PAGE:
Mill Levy

Definition of 'Mill Levy '


The assessed property tax rate used by local governments and other jurisdictions to raise revenue in order to cover annual expenses. The mill levy is calculated by determining how much revenue each taxing jurisdiction will need for the upcoming year, then dividing that projection by the total value of the property within the area, and finally adding up the rate from each jurisdiction to get the mill levy for the entire area.

Investopedia explains 'Mill Levy '


There can be several taxing authorities in one region, which could include school, county and city districts. As an example, suppose the entire property value in the area is $1 billion and the school district needs $100 million in revenue, the county needs $10 million and the city needs $50 million. The tax levy for the school district would be $100 million divided by $1 billion or 0.10. The tax levy for the county would be 0.01 (10 million/1 billion), and the tax levy for the city would be 0.05 (50 million/1 billion). Add all the tax levies up to get the mill levy of 0.16 or 160 mills. One mill = 0.001.



comments powered by Disqus
Hot Definitions
  1. Degree Of Financial Leverage - DFL

    A ratio that measures the sensitivity of a company’s earnings per share (EPS) to fluctuations in its operating income, as a result of changes in its capital structure. Degree of Financial Leverage (DFL) measures the percentage change in EPS for a unit change in earnings before interest and taxes (EBIT).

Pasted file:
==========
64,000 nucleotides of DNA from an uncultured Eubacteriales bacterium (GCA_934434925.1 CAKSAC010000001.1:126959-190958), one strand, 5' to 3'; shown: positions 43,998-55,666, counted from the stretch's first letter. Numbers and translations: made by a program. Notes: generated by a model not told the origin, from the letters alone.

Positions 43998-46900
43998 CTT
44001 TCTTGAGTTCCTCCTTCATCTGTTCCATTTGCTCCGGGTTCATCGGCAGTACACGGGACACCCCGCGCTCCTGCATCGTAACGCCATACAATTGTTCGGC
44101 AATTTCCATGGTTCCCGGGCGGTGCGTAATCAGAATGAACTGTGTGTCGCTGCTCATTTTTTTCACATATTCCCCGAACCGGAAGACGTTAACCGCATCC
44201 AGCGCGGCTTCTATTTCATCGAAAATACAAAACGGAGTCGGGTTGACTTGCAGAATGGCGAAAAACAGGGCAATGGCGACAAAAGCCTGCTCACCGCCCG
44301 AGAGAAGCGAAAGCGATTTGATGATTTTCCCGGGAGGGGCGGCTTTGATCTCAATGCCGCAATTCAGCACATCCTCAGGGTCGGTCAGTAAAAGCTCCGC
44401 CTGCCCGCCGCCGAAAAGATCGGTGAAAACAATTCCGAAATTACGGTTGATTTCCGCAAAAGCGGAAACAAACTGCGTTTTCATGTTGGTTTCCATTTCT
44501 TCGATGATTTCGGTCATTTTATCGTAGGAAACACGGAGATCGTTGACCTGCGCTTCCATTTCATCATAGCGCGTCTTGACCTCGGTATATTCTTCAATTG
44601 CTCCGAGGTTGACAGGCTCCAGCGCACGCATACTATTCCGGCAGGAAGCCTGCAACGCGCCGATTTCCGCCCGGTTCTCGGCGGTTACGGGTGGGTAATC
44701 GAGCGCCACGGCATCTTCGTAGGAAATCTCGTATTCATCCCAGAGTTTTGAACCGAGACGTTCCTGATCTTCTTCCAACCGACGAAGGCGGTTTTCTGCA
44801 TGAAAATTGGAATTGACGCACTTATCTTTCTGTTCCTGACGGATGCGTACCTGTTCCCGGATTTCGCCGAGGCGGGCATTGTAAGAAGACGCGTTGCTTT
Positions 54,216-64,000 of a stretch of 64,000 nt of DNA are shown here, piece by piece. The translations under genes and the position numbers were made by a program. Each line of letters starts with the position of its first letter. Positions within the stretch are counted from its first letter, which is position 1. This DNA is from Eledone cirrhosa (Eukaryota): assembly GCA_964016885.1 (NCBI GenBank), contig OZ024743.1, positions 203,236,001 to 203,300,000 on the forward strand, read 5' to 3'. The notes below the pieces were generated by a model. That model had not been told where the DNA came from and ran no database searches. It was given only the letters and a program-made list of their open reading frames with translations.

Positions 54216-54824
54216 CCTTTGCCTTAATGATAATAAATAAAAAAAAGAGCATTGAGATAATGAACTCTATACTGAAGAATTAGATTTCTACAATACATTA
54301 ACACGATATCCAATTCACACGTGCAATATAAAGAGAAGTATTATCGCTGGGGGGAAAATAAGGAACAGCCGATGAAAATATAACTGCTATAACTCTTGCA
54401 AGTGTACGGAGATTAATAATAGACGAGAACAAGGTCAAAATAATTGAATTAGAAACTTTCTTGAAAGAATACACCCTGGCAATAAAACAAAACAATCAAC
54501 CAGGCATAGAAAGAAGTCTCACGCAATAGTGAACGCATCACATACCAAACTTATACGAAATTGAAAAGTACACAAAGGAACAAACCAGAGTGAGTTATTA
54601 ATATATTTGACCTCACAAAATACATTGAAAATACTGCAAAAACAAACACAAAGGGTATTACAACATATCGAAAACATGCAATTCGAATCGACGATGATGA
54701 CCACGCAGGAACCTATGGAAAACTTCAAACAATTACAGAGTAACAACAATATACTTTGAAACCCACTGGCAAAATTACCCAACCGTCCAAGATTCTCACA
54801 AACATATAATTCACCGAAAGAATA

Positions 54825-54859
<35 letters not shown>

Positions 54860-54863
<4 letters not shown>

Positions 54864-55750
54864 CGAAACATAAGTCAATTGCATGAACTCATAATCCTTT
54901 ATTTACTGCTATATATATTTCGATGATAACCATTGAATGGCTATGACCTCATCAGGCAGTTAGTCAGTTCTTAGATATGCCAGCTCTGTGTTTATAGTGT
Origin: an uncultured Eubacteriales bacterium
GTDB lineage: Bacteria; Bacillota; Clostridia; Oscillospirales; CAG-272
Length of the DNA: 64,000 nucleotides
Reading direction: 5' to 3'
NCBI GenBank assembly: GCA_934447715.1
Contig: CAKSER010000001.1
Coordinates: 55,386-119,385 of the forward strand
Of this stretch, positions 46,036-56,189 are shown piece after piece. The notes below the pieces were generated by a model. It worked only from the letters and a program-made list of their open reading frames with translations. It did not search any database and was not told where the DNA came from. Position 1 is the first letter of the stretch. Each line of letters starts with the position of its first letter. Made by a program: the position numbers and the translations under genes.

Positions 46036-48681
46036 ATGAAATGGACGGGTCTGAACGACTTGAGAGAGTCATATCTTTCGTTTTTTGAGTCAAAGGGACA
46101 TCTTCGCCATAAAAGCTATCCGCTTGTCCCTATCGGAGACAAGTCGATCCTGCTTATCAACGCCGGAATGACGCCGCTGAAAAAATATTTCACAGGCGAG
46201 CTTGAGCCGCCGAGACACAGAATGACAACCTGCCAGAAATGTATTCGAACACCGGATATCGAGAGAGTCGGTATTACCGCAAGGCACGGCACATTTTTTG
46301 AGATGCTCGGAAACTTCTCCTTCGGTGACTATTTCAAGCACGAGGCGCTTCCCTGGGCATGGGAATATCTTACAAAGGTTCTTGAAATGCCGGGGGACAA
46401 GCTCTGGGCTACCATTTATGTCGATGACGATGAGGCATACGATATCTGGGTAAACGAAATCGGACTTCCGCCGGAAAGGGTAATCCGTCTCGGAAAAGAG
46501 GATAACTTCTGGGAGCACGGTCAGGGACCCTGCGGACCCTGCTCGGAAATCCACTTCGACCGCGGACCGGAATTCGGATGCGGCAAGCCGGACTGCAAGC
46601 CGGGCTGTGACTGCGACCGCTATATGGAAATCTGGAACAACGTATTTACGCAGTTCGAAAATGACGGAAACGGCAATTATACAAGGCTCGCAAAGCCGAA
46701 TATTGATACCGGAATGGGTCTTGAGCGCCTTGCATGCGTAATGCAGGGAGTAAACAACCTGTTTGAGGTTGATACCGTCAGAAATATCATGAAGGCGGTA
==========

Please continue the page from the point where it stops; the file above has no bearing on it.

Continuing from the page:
2. Jeff Bezos

    Self-made billionaire Jeff Bezos is famous for founding online retail giant Amazon.com.
  3. Re-fracking

    Re-fracking is the practice of returning to older wells that had been fracked in the recent past to capitalize on newer, more effective extraction technology. Re-fracking can be effective on especially tight oil deposits – where the shale products low yields – to extend their productivity.
  4. TIMP (acronym)

    'TIMP' is an acronym that stands for 'Turkey, Indonesia, Mexico and Philippines.' Similar to BRIC (Brazil, Russia, India and China), the acronym was coined by and investor/economist to group fast-growing emerging market economies in similar states of economic development.
  5. Pension Risk Transfer

    When a defined benefit pension provider offloads some or all of the plan’s risk – e.g.: retirement payment liabilities to former employee beneficiaries. The plan sponsor can do this by offering vested plan participants a lump-sum payment to voluntarily leave the plan, or by negotiating with an insurance company to take on the responsibility for paying benefits.
  6. XW

    A symbol used to signify that a security is trading ex-warrant. XW is one of many alphabetic qualifiers that act as a shorthand to tell investors key information about a specific security in a stock quote. These qualifiers should not be confused with ticker symbols, some of which, like qualifiers, are just one or two letters.
Trading Center